1st Edition

East-West Relations and the Future of Eastern Europe Politics and Economics

Edited By Morris Bornstein, Zvi Gitelman, William Zimmerman Copyright 1981
    314 Pages
    by Routledge

    Both domestic and foreign policy considerations led Eastern European nations in the 1970s to involve their economies more deeply with the West. This increased economic interdependence encompassed trade, technology transfer through industrial cooperation, and international credit. These growing links came as a mixed blessing as Western economic problems – inflation, recession, unemployment, energy – began to affect the economic development and political stability in Eastern Europe.

    First published in 1981, East–West Relations and the Future of Eastern Europe examines the implications of these problems for East–West relations and the domestic scene in Eastern Europe. The authors analyze the interaction of economic and political forces at three interlocking levels – international, regional, and national. The first part deals with the evolution of East–West political and economic relations in the 1970s and the prospects for the 1980s and considers the implications of developments in East–West relations for Soviet and East European regional, economic, political, and military ties. Thereafter, experts from East and West offer their perspectives on political economic strategies for individual East European countries, in the context of their regional and international relations. This book will be of interest to students of comparative economics, international trade, and international relations.  

    1. Introduction
    Zvi Gitelman

    Part 1. East–West Relations

    2. Soviet–American Strategic Balance, the Western Alliance, and East–West Relations
    Coral Bell

    3. Issues in East–West Economic Relations
    Morris Bornstein

    4. The Prospects for East–West Trade in the 1980s
    Friedrich Levcik

    Part 2: Soviet–East European Regional Relations

    5. Soviet–East European Relations in the 1980s and the Changing International System
    William Zimmerman

    6. Soviet–East European Economic Relations
    Morris Bornstein

    Part 3: East European Polity and Society

    7. The World Economy and Elite Political Strategies in Czechoslovakia, Hungary, and Poland
    Zvi Gitelman

    8. East–West Interdependence and the Social Compact in Eastern Europe
    Alex Pravda

    Part 4. East European Policy Responses

    9. Growth and Trade: The Hungarian Case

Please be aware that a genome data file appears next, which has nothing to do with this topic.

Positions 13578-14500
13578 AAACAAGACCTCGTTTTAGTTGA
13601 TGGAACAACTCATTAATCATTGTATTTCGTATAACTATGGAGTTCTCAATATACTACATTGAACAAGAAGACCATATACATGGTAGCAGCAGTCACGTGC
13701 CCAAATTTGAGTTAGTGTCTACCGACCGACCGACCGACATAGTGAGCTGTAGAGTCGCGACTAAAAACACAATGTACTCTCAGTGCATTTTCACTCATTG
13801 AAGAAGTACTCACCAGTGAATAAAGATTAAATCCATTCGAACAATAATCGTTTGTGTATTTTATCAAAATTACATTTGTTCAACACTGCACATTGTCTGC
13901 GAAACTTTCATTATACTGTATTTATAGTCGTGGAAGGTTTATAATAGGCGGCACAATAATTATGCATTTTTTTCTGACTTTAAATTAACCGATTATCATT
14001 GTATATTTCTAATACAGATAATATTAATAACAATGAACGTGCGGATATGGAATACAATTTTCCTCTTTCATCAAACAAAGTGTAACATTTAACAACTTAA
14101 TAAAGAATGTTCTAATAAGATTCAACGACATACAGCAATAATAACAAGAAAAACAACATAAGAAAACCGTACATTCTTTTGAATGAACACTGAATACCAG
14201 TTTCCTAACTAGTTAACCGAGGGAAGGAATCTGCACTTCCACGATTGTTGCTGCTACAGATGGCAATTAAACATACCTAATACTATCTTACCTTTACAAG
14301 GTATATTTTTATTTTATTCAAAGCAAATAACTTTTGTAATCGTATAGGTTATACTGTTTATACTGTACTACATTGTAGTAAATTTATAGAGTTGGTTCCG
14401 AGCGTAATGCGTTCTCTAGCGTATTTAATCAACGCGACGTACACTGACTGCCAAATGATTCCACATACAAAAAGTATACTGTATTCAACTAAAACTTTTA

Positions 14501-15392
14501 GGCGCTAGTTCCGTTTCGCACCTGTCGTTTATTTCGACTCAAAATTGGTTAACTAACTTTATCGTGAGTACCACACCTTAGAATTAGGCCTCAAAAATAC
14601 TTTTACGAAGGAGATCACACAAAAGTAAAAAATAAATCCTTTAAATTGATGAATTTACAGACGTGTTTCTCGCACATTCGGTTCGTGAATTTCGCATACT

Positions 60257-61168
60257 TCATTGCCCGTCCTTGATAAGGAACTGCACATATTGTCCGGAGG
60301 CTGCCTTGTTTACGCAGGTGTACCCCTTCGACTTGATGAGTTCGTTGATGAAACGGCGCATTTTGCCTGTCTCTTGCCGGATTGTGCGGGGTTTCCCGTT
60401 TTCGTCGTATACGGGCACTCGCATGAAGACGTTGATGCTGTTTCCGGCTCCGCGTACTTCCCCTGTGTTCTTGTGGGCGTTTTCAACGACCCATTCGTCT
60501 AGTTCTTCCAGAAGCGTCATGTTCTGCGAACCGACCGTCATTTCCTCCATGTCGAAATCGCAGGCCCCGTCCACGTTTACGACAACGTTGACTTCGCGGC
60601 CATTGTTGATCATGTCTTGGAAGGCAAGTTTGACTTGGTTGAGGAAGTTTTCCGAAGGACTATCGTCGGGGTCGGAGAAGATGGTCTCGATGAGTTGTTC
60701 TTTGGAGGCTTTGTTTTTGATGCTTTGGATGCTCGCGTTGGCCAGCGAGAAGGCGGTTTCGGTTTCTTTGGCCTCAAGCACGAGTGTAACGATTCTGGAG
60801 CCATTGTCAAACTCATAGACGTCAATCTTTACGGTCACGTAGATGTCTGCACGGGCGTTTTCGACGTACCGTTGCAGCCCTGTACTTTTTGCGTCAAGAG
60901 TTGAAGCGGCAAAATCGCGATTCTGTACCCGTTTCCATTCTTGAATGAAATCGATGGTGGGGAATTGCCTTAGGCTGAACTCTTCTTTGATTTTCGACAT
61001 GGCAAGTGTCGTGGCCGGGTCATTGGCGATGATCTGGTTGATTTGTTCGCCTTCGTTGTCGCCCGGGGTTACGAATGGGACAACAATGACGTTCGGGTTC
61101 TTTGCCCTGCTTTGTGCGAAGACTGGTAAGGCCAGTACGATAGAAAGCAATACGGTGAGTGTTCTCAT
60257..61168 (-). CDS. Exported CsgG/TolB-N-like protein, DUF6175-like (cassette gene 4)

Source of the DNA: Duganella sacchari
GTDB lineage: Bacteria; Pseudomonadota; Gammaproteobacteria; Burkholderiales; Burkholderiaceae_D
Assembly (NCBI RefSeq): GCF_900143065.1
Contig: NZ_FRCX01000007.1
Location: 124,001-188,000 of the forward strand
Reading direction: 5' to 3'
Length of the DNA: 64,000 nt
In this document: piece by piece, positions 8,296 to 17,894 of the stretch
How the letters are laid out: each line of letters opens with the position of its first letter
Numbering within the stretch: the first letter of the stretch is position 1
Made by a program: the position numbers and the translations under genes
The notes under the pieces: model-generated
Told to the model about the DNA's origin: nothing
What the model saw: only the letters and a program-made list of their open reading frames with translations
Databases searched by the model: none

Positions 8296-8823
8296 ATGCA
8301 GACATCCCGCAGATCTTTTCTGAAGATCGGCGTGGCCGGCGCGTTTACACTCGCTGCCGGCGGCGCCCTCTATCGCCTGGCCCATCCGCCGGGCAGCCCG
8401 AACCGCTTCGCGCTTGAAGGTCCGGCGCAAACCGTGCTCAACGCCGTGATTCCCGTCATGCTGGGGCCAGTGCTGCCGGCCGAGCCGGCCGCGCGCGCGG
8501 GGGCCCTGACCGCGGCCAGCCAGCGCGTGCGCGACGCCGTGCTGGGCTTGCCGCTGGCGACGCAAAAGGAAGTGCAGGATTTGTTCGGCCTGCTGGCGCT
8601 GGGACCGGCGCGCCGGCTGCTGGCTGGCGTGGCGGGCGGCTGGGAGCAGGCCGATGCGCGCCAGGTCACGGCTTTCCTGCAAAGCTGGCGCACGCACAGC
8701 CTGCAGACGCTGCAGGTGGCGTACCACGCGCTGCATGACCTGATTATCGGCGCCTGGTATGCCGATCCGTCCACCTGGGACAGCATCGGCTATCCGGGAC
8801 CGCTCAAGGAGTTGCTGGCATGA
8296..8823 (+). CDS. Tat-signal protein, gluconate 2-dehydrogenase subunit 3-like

András Nagy

    10. Importing Western Technology into Hungary
    Márton M. Tardos

    11. Solving Poland’s Foreign Trade Problems
    Witold Trzeciakowski

    12. Political and Institutional Changes in the Management of the Socialist Economy: The Polish Case
    Stanislaw Gebethner

    13. Conclusion: East–West Relations and the Future of Eastern Europe
    William Zimmerman


    Morris Bornstein was Professor Emeritus of Economics at the University of Michigan, USA. Dr. Bornstein’s scholarly publications on comparative economic systems, the economies of Eastern Europe and the former Soviet Union, and the economics of transition included seven books (some translated into Italian, Spanish, Chinese or French) and sixty journal articles and chapters in collective volumes.

    Zvi Gitelman is Professor Emeritus of Political Science at the University of Michigan, USA. He studies ethnicity and politics, especially in former Communist countries, as well as Israeli politics, East European politics, and Jewish political thought and behavior.

    William Zimmerman is Professor Emeritus of Political Science at the University of Michigan, USA. Professor Zimmerman taught at the University of Michigan throughout his academic career while occasionally teaching at institutions such as Harvard University and European University in St. Petersburg, Russia.  His primary research areas are Soviet and Russian foreign and domestic policy, Eastern Europe, and comparative elites. 

    Review of the first publication:

    '…this collection of essays stands up remarkably well, especially for the decade of the 1970s.'

    --- Canadian Journal of Political Science